BBC says national newspapers 'overegged' staff pay

BBC

The BBC has disputed reports that many of its journalists are paid up to 40 per cent more than their rivals at commercial broadcasters, saying national newspapers “overegged” salary reports to play into licence fee payer concerns.

While the internal salary report shows some middle ranking grades to be noticeably higher than peers at commercial broadcasters such as ITV, the notion that this applies to all BBC journalists is misleading, the BBC said. Some journalists at the public broadcaster are up to 20 per cent below market base.

The broadcaster pointed out that what the reports fail to take into account is bonuses commercial broadcasters might get.

The BBC has been cutting pay and making headcount reductions over the Charter period amounting to savings of £150m a year in response to tighter budgets as part of a compromise to keep its licence fee payer funding.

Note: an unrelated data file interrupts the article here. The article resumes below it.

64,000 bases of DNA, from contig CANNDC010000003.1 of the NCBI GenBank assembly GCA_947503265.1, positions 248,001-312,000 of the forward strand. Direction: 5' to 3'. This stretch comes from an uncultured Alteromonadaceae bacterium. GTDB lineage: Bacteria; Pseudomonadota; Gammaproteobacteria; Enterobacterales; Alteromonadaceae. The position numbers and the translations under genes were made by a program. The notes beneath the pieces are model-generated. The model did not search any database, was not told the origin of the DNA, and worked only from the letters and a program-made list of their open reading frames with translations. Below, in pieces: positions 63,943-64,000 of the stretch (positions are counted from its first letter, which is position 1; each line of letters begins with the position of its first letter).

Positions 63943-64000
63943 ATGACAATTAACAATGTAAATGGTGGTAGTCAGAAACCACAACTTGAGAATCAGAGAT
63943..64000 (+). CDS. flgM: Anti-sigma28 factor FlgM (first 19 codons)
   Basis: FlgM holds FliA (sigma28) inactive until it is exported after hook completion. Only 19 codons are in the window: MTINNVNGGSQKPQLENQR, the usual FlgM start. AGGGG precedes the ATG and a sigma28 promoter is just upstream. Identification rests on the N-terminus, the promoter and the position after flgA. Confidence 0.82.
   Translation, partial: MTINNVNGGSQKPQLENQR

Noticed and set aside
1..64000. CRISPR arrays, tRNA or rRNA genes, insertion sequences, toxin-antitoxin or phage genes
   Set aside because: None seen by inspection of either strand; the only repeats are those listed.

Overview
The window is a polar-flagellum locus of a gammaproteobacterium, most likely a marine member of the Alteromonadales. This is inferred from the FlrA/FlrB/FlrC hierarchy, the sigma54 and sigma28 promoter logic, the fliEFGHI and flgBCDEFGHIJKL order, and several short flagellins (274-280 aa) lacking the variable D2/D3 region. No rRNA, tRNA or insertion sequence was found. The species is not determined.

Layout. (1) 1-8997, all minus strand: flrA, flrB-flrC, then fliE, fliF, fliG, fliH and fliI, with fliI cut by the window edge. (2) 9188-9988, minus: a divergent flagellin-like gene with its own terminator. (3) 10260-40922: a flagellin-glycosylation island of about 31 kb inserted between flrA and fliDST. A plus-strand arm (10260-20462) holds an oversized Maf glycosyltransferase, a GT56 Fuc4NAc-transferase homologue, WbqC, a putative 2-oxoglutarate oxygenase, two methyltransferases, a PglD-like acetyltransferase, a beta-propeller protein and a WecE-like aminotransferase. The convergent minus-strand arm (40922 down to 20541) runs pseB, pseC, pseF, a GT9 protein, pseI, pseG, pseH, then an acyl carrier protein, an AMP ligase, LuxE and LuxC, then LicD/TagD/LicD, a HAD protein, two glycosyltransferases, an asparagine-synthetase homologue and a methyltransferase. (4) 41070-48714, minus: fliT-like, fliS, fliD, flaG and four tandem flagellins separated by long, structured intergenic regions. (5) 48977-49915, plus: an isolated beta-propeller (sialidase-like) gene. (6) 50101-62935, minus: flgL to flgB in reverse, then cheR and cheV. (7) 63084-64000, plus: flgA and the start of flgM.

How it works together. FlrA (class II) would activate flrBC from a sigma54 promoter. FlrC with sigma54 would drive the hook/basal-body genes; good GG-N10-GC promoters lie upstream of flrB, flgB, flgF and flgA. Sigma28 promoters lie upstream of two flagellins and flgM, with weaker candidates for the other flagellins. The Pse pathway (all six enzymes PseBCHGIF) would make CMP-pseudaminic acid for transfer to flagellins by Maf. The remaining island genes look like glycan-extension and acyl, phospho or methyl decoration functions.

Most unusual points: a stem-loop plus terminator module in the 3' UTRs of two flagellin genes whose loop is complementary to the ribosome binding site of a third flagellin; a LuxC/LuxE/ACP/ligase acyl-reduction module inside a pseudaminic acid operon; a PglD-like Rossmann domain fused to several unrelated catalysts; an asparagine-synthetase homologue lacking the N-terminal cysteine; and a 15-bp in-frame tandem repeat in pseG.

This has included a shaving of fringe services like BBC Food and Newsbeat. The online News Magazine is also set to close as part of a proposed £80m in savings in its News service.

A BBC spokesperson added: “Over the course of this Charter period, pay restraint and headcount reductions have saved over £150m a year, as part of that we’ve cut senior managers by 40 per cent and focused resources on front line services.

“Like any responsible employer we routinely look at how staff salaries compare to those in the rest of the UK industry – separately we have already proposed a joint review with the Unions of terms and conditions.”

Jessica Goodfellow

The Drum's media reporter covering everything from publishing, TV, social media, radio and technology.

All by Jessica